Market-maker cuts back as USM closure is confirmed

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The Independent Online
NEARLY 100 small companies in the UK and Ireland will be left with only one market-maker in their shares after the Danish securities group Bikuben cut its London operation yesterday. At the same time the London Stock Exchange confirmed it was recommending the closure of the Unlisted Securities Market.

Smith New Court is leading a salvage operation to provide a market in as many of the companies abandoned by Bikuben as possible, an SNC director said last night. And Brian Winterflood Securities, which is already broker to many of Bikuben's stocks, will also help out with some of those it does not already cover.

The mixed news comes after a miserable period for shares in smaller companies. Poor trading volumes drove Warburgs, BZW and County NatWest to withdraw two months ago from market- making in these stocks. William T Branth, general manager of Bikuben Securities in London, said yesterday that the company had lost nearly Dkr5m ( pounds 530,000) on its London operations since it set up its market-making subsidiary, Bikuben-Whitefriars, three years ago.

Mr Branth said the company was closing Bikuben-Whitefriars, which dealt in about 90 companies, and consolidating its operations in a new London branch in January. It will also close its only other UK branch, in Wolverhampton. The closures will cost 25 jobs over the next six months, leaving a staff of 30 in London.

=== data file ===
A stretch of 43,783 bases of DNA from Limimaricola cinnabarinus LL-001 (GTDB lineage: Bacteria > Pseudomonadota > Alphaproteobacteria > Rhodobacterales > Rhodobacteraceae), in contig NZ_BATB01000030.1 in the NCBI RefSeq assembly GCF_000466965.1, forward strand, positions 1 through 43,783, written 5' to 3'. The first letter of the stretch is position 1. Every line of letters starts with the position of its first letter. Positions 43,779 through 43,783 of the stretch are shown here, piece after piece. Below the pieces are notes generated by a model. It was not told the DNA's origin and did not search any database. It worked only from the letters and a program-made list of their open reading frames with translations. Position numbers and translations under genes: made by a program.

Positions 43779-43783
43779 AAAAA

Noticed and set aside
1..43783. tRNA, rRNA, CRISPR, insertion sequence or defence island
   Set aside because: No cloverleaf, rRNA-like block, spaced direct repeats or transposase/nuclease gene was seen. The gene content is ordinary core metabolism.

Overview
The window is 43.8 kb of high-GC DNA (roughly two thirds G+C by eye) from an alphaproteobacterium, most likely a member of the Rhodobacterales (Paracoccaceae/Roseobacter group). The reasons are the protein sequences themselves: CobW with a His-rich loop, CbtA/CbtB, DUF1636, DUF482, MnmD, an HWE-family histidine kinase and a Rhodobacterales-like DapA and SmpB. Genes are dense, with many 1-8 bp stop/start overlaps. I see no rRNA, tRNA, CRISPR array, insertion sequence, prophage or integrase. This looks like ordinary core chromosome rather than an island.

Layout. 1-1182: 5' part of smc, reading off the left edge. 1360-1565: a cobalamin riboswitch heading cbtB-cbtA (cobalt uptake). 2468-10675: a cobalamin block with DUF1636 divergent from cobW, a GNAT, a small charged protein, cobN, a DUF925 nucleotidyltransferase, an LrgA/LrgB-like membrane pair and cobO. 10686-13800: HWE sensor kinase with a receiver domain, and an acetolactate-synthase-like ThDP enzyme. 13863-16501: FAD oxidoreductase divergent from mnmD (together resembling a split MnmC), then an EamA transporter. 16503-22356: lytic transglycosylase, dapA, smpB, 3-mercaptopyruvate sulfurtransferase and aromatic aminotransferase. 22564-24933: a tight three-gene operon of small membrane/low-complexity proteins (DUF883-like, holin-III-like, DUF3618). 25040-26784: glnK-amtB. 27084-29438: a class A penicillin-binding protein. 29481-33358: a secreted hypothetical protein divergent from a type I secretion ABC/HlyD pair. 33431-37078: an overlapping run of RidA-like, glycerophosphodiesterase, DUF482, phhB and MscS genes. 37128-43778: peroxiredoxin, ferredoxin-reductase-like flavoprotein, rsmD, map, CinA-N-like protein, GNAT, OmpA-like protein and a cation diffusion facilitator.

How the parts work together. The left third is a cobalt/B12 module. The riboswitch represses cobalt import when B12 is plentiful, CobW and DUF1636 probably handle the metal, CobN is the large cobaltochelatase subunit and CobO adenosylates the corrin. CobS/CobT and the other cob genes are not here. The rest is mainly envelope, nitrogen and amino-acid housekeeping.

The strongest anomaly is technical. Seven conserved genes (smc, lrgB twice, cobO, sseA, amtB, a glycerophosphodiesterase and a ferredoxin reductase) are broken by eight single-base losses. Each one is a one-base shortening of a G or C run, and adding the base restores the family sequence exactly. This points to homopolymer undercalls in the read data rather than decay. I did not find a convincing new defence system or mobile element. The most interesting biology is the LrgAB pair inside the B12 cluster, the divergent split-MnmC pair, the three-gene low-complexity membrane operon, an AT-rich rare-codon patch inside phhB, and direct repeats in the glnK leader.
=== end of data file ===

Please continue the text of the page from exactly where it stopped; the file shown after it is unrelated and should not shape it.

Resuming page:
The London Stock Exchange said yesterday that, while recommending the closure of the USM, it would smooth the path for the USM's 320-odd members to gain a full listing as quickly as possible. The initial entry fees and EC listing requirements will be waived for USM companies seeking a full listing during the transition.

The Stock Exchange is seeking feedback on its proposals and will make a final decision on the closure on 5 March 1993. No new entrants will be allowed on the USM after 30 June 1993, and the market will officially close on 31 December, 13 years after it opened.

A Stock Exchange spokeswoman said yesterday that there were now about 120 companies with only one market-maker.

Derek Riches, a director of Smith New Court, said SNC would look favourably on taking up those stocks left by Bikuben. This was part of a more general effort to limit the damage to the UK equity market during a period when low volumes were making small company market-making unviable.